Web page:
Honey Harvesting

Spare a thought for the worker bee.

In summer she lives only 6-8 weeks, literally working until her wings give out, but in her entire lifetime she will produce only one-twelfth of a teaspoon of honey. To make just one pound of honey, a group of bees must visit 2 million flowers, flying a total of over 55,000 miles.

And then in late summer, giants in white suits come and take all their honey away.

This Wednesday we were the giant marauders in white suits—it was honey harvest-time at LSE. This being probably the most important event in our calendar, here’s a blow-by-blow account for those who were not lucky enough to be present.

August 24 was the hottest day of the year. With our bee suits on it felt like we were being cooked alive, but no one wanted to miss the action. We opened our three hives one by one and checked the frames. On some of the frames, the bees had built comb but not yet filled them with honey: we left those untouched. But with the rest of the frames, the majority of cells were sealed with white wax—these are the ones we were after. Here’s a picture of one such frame:

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As you can see, most of the cells are sealed, whereas some, like the ones at the near edge, are filled with glistening nectar but as yet unsealed. BeeManiacs has a good explanation of the difference between the two:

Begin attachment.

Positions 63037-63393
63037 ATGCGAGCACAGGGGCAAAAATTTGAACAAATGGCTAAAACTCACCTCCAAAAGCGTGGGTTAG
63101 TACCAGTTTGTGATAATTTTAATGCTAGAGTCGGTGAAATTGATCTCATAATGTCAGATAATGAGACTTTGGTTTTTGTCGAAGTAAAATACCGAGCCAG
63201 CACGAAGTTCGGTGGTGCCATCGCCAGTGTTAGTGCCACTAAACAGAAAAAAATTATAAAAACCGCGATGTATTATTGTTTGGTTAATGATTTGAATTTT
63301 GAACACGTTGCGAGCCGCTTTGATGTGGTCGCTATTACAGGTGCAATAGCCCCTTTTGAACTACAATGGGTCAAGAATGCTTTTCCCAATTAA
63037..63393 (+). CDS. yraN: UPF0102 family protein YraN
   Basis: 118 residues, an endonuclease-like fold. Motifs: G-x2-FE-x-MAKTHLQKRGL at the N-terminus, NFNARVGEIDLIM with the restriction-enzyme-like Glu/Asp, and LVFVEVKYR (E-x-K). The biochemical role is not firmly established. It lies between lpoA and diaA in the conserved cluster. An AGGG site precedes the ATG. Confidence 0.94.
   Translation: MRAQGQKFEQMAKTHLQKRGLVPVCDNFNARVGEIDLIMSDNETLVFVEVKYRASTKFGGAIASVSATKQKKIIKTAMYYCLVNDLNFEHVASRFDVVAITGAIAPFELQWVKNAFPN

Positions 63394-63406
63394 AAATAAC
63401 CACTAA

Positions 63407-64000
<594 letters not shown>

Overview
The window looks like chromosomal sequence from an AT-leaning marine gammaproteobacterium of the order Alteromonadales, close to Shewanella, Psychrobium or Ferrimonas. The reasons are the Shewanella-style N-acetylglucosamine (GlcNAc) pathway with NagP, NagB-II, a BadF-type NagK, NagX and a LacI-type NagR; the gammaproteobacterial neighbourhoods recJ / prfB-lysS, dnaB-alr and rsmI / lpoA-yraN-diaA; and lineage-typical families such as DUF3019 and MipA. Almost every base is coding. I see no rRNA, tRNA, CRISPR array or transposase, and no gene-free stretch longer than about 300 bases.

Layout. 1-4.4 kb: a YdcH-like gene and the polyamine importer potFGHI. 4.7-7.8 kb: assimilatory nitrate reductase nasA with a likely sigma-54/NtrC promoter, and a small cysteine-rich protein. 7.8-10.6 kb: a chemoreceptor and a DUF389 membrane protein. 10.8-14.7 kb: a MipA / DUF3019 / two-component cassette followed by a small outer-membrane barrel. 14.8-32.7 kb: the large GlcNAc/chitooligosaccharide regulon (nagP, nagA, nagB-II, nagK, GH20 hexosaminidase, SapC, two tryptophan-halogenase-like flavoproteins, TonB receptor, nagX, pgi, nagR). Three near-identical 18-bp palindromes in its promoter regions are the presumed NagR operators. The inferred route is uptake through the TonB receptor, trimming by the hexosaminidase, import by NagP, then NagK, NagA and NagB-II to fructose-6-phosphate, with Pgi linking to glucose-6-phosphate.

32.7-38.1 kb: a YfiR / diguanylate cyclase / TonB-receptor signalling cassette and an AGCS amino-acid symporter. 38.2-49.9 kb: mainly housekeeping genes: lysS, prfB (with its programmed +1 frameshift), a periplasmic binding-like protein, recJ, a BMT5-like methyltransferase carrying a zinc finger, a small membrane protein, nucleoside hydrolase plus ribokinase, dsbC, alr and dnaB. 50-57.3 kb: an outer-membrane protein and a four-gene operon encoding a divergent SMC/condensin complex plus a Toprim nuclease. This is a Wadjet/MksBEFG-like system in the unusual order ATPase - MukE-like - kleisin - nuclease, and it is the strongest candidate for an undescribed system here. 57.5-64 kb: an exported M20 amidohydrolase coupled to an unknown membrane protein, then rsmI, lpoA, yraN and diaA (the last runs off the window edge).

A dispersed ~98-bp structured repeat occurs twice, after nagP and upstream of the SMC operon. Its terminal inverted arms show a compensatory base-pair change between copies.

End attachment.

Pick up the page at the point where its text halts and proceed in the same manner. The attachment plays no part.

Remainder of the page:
Uncapped Honey Cells: These open cells contain shiny wet nectar. The contents do not actually qualify as being honey yet, since the moisture of the liquid is above 18.6% (must be equal to or lower than to be honey). The bees leave the cell uncapped for the moisture to evaporate until it is the correct moisture level to be classified as honey.
Capped Honey Cells: Once the bees decide that the substance meets all the requirements as honey, they cap the cells with a thin film of beeswax to stop the evaporation process and to keep it sealed from predators. When bees need honey for food, they simply chew the wax capping to get to the honey. Sometimes the film is translucent enough to perceive the honey inside.

The frames we extracted had some bees still clinging on; these we brushed off gently with a bee brush (“Sorry guys,” I heard someone say, and it summed up the general mood):

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The bee-free frames were then moved indoors into the shade (where bees do not venture, not even to recover stolen property) and put into empty supers for easy transportation.

Altogether we got about 13 frames of honey, which is a lower yield compared to last year. But as always, we harvested with a ‘light touch’, erring vastly on the side of caution to ensure that we did not take too much honey. As the Natural Beekeeping Trust puts it:

When we take honey, we enter into a contract with the bees: we are now responsible for insuring against future starvation.

Here is our last photo of the day: the two supers, wrapped in bin bags, waiting to be carted away. One whole year’s work of tending the beehives on our part—and infinitely more work on the part of our bees—culminates in two distinctly unglamorous packages in a corner of the ground floor of Connaught House.

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LSE Bees

This is a blog to follow the bee hives at LSE.

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